Books

THE KINGDOM OF GODS: Book Three of the Inheritance Trilogy by NK Jemisin takes place a century after the first book, as the Child Trickster God Sieh discovers an impulsive vow of friendship with two children has turned him mortal, aging and losing power (partly because aging runs fundamentally against the nature of a child god). This leaves him very ill-equipped to cope with a world uprising against the remaining Arameri power, a cult of masked assassins and an ambitious demigod planning to elevate himself into the big leagues. An impressive finish to an outstanding trilogy.
FULL-CATASTROPHE LIVING: Using the Wisdom of Your Body and Mind to Face Stress, Pain and Illness by Jon Kabat-Zinn includes a lot of familiar material (your outlook affects how you deal with problems, stress can make you sick, listen to your body) but also some good practical how-to stuff on meditating. I’m not sure how much help it will be, given my mind’s tendency to wander, but it looks promising.
As a big fan of the 1930s pulp hero Doc Savage, I’ve begun filling up some of the remaining gaps in my collection, most of which are the omnibus editions that came out in the 1980s (when I was often too broke to buy). Here we have Omnibus #4, all written by Lester Dent using the Kenneth Robeson pseudonym.

MYSTERY ISLAND is a 1941 in which sinister Europeans try to kidnap Johnny (“His geological expertise is so far advanced, it’s like a man 100 years ago knowing everything about radio.”) as part of an implausible scheme to raise the ocean floor in the Atlantic, cut off the Gulf Stream from England and thereby freeze it over. Some good character bits and the Bad Girls are fun, but overall unimpressive. Interesting though that even though Doc’s working on American defenses when the book starts, there’s no hint that the villains are German or that this is part of WW II (probably because this was written pre-Pearl Harbor when supporting intervention was still touchy).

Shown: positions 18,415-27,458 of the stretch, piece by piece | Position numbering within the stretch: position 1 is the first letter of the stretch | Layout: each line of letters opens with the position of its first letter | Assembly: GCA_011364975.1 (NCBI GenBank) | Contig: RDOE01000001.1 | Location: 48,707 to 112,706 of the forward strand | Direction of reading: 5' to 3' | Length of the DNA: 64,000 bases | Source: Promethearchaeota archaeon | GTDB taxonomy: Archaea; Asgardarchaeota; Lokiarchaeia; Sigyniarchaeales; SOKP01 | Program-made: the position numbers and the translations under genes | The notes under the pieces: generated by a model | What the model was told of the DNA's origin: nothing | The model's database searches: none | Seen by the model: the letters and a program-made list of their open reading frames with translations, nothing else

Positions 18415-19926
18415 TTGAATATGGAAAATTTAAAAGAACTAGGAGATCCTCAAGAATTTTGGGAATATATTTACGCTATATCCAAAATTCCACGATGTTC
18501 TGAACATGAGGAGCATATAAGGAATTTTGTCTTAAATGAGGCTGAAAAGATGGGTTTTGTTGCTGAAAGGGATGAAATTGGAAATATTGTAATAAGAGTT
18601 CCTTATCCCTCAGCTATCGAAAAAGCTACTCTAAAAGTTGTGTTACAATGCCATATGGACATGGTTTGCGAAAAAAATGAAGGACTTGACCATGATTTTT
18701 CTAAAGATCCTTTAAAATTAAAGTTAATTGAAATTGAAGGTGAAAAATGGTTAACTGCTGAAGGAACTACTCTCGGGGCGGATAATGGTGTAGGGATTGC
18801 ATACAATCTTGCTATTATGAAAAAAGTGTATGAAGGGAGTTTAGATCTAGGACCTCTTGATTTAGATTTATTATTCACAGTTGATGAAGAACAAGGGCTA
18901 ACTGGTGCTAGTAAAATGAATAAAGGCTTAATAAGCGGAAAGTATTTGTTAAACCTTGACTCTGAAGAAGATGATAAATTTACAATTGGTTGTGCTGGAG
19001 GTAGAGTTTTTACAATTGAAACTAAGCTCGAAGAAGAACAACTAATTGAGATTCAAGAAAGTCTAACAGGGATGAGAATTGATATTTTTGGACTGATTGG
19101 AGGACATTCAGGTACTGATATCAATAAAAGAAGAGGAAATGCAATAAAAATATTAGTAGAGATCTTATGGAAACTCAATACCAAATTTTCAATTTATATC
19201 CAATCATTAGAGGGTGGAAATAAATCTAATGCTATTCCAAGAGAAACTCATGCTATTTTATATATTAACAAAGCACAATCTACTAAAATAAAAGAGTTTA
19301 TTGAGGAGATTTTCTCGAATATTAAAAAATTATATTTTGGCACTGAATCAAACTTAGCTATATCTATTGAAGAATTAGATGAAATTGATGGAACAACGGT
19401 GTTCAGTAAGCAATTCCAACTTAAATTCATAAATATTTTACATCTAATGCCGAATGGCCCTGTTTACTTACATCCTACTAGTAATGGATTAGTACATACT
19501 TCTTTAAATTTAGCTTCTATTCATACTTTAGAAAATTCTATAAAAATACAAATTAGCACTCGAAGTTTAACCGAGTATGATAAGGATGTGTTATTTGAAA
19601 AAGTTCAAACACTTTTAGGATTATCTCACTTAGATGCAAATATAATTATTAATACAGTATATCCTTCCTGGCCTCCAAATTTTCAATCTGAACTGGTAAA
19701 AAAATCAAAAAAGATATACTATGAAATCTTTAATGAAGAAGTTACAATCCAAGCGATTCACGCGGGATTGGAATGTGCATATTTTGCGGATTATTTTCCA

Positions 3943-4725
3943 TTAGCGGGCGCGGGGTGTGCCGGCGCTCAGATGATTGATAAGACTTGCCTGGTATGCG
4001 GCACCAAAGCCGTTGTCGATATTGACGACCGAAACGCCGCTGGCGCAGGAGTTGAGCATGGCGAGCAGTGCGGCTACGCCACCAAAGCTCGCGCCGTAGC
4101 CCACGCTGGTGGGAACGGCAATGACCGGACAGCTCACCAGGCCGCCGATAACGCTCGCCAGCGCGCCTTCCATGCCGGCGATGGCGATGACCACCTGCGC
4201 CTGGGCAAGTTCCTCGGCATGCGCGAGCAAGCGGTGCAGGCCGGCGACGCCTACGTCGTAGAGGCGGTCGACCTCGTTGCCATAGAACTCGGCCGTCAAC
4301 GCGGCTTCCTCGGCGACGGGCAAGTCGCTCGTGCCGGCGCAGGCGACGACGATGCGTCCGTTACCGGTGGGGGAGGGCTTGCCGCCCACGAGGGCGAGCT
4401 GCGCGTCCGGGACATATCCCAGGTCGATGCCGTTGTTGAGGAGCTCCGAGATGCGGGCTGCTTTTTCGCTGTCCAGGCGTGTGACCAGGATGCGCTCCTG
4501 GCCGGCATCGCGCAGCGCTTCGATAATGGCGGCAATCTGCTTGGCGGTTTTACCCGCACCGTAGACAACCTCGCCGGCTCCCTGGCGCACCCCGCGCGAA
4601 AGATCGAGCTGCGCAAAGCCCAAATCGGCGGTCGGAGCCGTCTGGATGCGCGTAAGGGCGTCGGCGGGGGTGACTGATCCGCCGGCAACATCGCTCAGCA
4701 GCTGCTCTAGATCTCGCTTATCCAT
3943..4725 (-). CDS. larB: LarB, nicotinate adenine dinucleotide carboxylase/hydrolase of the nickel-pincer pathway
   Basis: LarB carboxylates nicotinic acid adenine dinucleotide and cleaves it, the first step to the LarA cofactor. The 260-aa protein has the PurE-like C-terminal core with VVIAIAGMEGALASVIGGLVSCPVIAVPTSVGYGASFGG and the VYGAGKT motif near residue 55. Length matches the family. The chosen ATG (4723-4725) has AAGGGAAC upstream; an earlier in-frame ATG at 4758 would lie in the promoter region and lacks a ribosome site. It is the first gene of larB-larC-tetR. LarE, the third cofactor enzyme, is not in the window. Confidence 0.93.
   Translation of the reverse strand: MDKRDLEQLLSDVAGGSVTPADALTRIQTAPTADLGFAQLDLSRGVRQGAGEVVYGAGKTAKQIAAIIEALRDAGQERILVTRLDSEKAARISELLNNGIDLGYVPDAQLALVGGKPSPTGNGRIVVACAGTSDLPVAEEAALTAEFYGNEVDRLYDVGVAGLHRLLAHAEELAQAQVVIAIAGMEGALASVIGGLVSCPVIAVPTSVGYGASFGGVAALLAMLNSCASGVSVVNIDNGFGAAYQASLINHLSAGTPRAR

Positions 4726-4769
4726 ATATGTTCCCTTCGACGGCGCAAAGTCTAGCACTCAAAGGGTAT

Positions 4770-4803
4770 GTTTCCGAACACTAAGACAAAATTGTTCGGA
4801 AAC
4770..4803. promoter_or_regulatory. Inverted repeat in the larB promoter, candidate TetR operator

Doc’s aides become MEN OF FEAR when they become so safety conscious they’re willing to kidnap Doc for the villains to keep him from going on any more Dangerous Adventures—the result of someone developing a fear gas they hope Doc can help them mass-produce. This 1942 novel has what are indisputably German adversaries (how many other countries with concentration camps had overrun Austria recently), but the name of the country still goes unmentioned.
The ROCK SINISTER is an ancient Incan artifact that someone wants destroyed, which lures Doc, Monk and Ham into a confrontation with a Latin American Hitler wannabe (the assurances America will never tolerate South American tyrants are now laughably dated), plotting to use Doc as the reason to whip up anti-Americanism among his people (“You travel to countries all over the world, intervene in their affairs—but not here!”). This 1945 one is stylistically off (Doc’s abnormally chatty here) and very talky; it also reads like Dent was hedging his bets on when we’d wrap up the war, as it has Doc fighting a Nazi-esque villain but without any tie-in with the actual war.
THE PURE EVIL is one of the later stories (1948) treating Doc as a straight detective, investigating a mad scientist’s claims to have unleashed mentalities of yes, Pure Evil. This is in a long string of adventures in which Doc exposes seeming supernaturalism, which makes his disdain for occult investigation herein rather odd. Mundane, in any case, but well written.

2 Comments

Filed under Reading

2 responses to “Books

  1. Pingback: Doc Savage! | Fraser Sherman's Blog

  2. Pingback: The Green Eagle of Mystery Island: Doc Savage again (#SFWApro) | Fraser Sherman's Blog

Leave a Reply

Fill in your details below or click an icon to log in:

WordPress.com Logo

You are commenting using your WordPress.com account. Log Out /  Change )

Google photo

You are commenting using your Google account. Log Out /  Change )

Twitter picture

You are commenting using your Twitter account. Log Out /  Change )

Facebook photo

You are commenting using your Facebook account. Log Out /  Change )

Connecting to %s

This site uses Akismet to reduce spam. Learn how your comment data is processed.